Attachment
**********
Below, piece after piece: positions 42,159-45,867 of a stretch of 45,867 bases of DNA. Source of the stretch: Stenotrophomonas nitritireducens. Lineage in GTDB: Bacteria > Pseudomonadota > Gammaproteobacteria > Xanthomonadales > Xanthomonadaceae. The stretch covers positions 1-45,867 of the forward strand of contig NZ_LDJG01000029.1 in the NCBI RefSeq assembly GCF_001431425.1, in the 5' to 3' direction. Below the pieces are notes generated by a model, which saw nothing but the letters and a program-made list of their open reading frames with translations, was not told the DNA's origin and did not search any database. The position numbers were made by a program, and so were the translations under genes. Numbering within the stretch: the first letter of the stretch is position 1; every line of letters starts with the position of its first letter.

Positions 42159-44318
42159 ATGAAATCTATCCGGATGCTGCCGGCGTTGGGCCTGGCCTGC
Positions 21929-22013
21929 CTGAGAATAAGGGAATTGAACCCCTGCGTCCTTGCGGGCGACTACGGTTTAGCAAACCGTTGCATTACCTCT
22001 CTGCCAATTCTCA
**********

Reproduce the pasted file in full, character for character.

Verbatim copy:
Below, piece after piece: positions 42,159-45,867 of a stretch of 45,867 bases of DNA. Source of the stretch: Stenotrophomonas nitritireducens. Lineage in GTDB: Bacteria > Pseudomonadota > Gammaproteobacteria > Xanthomonadales > Xanthomonadaceae. The stretch covers positions 1-45,867 of the forward strand of contig NZ_LDJG01000029.1 in the NCBI RefSeq assembly GCF_001431425.1, in the 5' to 3' direction. Below the pieces are notes generated by a model, which saw nothing but the letters and a program-made list of their open reading frames with translations, was not told the DNA's origin and did not search any database. The position numbers were made by a program, and so were the translations under genes. Numbering within the stretch: the first letter of the stretch is position 1; every line of letters starts with the position of its first letter.

Positions 42159-44318
42159 ATGAAATCTATCCGGATGCTGCCGGCGTTGGGCCTGGCCTGC
Positions 21929-22013
21929 CTGAGAATAAGGGAATTGAACCCCTGCGTCCTTGCGGGCGACTACGGTTTAGCAAACCGTTGCATTACCTCT
22001 CTGCCAATTCTCA